Please feel free to try these tools in your classrooms and tell us how it went; or if you have a lesson plan, book or resource of your own that you would like to share with us, we’d love to hear from you! Simply email us at



Are you looking for a fun and enjoyable way to be civically engaged? CCLET maintains that anyone who is old enough to say “That’s not fair!” is ready to think critically about rights and responsibilities. With this in mind, we have created a special site  for kids from 7 to 11 with funny videos, lesson plans and games to help families and classrooms explore their own ideas of fairness.

Each lively episode starts with a problem. Mayor Moe or one of the City Councilors attempts to resolve it with a new bylaw. After the by-law is passed, the citizens quickly learn that there are many consequences, both good and bad. In each episode, the Mayor, the City Council, and the Newscaster examine the fairness of the by-law by applying the Acorn Test – a series of questions to help work out if a rule is fair. Sometimes the rule is fair and other times it needs to be changed or withdrawn.  And best of all, you get to decide what YOU think!

Thats Not Fair Book Cover


In addition to the That’s Not Fair! videos, you can now also order your very own copy of the That’s Not Fair! children’s book, written by CCLET’s Danielle McLaughlin, and beautifully illustrated by Dharmali Patel. Follow along as Mayor Moe and the City Councilors find themselves in a number of dilemmas while trying to make laws for the city, and get to know your rights and freedoms as you think about the critical thinking questions found at the end of each story.   For further critical thinking activities with your young learners, download the Teaching Guide.

Visit to find out more about how to order this newest addition to the CitizenKid series of children’s books published by Kids Can Press.





Making difficult decisions about justice and fairness in a democracy requires the ability to balance conflicting rights and freedoms.

CCLET’s lesson plans have been developed by certified teachers, academics, and lawyers, and satisfy curriculum requirements in multiple subject areas including Language Arts; Media Literacy; Social Studies; and Citizenship.

Barnyard Protest: Cows & Chickens & Fundamental Freedoms
The storybook Click Clack Moo: Cows That Type, by Doreen Cronin, is a fun and entertaining way to teach students what it means to have a right or a freedom and also peacefully advocate for an important cause.



Rules and laws are important but are they always fair? The Acorn test was developed by the CCLET as a tool for helping individuals decide whether or not a rule that limits rights or freedoms is reasonable. The Acorn Test is so named because it is a simplified version of the Oakes Test – a legal analysis established by the Supreme Court of Canada to assess the reasonability of a limitation on a right or freedom found in the Canadian Charter of Rights and Freedoms.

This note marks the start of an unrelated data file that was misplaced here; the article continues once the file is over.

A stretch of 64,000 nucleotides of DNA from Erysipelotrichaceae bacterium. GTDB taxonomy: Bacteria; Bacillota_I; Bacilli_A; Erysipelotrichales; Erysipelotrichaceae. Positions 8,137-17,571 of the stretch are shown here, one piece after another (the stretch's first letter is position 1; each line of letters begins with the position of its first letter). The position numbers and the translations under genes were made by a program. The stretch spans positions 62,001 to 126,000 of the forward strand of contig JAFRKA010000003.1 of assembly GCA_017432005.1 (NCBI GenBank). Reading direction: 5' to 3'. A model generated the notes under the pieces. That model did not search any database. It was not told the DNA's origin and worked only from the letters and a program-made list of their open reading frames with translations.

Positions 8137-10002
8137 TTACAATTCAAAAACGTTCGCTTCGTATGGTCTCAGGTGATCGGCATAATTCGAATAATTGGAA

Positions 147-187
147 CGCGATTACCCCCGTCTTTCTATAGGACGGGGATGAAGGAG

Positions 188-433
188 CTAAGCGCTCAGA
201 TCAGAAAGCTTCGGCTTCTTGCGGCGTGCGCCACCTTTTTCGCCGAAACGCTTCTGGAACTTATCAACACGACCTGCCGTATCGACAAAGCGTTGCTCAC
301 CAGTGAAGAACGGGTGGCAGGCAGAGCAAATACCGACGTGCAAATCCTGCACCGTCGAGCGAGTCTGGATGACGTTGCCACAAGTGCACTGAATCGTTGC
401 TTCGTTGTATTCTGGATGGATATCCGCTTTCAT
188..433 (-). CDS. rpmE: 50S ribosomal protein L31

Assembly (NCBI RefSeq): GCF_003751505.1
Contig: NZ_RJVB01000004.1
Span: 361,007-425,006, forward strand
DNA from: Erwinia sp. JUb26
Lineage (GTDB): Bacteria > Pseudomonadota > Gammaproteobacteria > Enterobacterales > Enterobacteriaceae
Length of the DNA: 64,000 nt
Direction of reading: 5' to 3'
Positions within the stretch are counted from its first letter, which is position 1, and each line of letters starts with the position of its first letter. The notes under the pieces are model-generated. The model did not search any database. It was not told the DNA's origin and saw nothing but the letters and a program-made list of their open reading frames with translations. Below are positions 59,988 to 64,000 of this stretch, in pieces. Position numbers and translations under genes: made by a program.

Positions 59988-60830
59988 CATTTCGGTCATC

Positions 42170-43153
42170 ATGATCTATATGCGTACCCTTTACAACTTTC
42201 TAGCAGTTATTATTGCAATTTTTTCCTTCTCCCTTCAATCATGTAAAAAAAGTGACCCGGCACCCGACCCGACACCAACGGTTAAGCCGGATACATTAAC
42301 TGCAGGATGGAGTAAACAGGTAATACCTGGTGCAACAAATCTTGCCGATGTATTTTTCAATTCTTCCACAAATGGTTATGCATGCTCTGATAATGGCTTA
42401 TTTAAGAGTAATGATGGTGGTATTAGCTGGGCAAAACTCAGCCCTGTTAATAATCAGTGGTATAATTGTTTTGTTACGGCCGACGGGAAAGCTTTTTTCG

Click here to see an interactive explanation of CCLET’s Acorn test, suitable for learners aged 12 and under.
Click here to see an interactive explanation of CCLET’s Acorn test, suitable for learners aged 12 and up.



Who knew a picture book about a pigeon who wants to drive a bus could get readers thinking critically about the right to equality? If you are looking for a fun way to inject questions of fairness into storytime, have a look at CCLET’s list of recommended children’s books. Each book suggestion comes with guided questions that CCLET has used successfully in classrooms to introduce and explore various issues around rights and freedoms.


TVO Teach Ontario:

CCLET and TVO want to know what your child REALLY thinks! CCLET and TVO’s Teach Ontario have teamed up to develop interesting scenarios and guiding questions to help adults and school-aged kids think about civics in a fun and engaging way. Check them out by clicking on this link, and scrolling down to the Social Studies Section.  There you will find a number of Civics for Kids scenarios that will help you spark a civics conversation with the young person in your life!


Weigh in on our next case study: Artificial Intelligence and Public Safety

August 1, 2018

CCLET hopes to keep adding case studies to the Remote Rights site, and we could use some help. Because we know that projects get better when we include a diversity of opinions and engage with other people who care about rights education, we’re trying something new: we’re sharing our latest idea at the conceptual stage […]

June 29, 2018

The Canadian Charter of Rights and Freedoms is one part of the Canadian Constitution. The Constitution is the supreme law of Canada. The Charter sets out those rights and freedoms that Canadians believe are necessary in a free and democratic society.  Some of the rights and freedoms contained in the Charter are:   Freedom of […]

Announcing the 2018 Chernos Essay Contest Winners

June 13, 2018

About the Prize: Each year, CCLET holds a high school essay competition in honor of the late Bernard Chernos, a civil libertarian, lawyer, and lover of lively debate. Students from across Canada are asked to respond to one of three questions dealing with a conflict of Charter rights and freedoms for a chance to win $500 […]

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